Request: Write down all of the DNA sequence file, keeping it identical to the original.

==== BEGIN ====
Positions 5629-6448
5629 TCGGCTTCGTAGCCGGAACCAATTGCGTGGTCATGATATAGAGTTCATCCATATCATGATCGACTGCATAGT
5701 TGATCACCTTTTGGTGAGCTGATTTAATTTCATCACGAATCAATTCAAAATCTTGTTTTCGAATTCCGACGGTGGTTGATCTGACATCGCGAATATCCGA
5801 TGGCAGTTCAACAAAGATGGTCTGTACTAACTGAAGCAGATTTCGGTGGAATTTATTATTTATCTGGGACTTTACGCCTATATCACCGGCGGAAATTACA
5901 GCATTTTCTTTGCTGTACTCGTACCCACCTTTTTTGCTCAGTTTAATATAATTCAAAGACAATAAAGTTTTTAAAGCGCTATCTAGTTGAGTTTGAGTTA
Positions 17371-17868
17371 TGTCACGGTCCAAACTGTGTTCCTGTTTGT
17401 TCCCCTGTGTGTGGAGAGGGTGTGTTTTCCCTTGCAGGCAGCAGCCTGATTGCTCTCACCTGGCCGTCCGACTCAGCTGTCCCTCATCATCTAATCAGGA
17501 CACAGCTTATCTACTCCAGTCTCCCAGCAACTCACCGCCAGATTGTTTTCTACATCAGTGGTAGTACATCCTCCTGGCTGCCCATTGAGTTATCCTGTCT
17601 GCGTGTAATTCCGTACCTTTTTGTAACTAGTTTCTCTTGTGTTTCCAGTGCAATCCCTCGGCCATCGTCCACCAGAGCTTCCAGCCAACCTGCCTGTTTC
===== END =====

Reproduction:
Positions 5629-6448
5629 TCGGCTTCGTAGCCGGAACCAATTGCGTGGTCATGATATAGAGTTCATCCATATCATGATCGACTGCATAGT
5701 TGATCACCTTTTGGTGAGCTGATTTAATTTCATCACGAATCAATTCAAAATCTTGTTTTCGAATTCCGACGGTGGTTGATCTGACATCGCGAATATCCGA
5801 TGGCAGTTCAACAAAGATGGTCTGTACTAACTGAAGCAGATTTCGGTGGAATTTATTATTTATCTGGGACTTTACGCCTATATCACCGGCGGAAATTACA
5901 GCATTTTCTTTGCTGTACTCGTACCCACCTTTTTTGCTCAGTTTAATATAATTCAAAGACAATAAAGTTTTTAAAGCGCTATCTAGTTGAGTTTGAGTTA
Positions 17371-17868
17371 TGTCACGGTCCAAACTGTGTTCCTGTTTGT
17401 TCCCCTGTGTGTGGAGAGGGTGTGTTTTCCCTTGCAGGCAGCAGCCTGATTGCTCTCACCTGGCCGTCCGACTCAGCTGTCCCTCATCATCTAATCAGGA
17501 CACAGCTTATCTACTCCAGTCTCCCAGCAACTCACCGCCAGATTGTTTTCTACATCAGTGGTAGTACATCCTCCTGGCTGCCCATTGAGTTATCCTGTCT
17601 GCGTGTAATTCCGTACCTTTTTGTAACTAGTTTCTCTTGTGTTTCCAGTGCAATCCCTCGGCCATCGTCCACCAGAGCTTCCAGCCAACCTGCCTGTTTC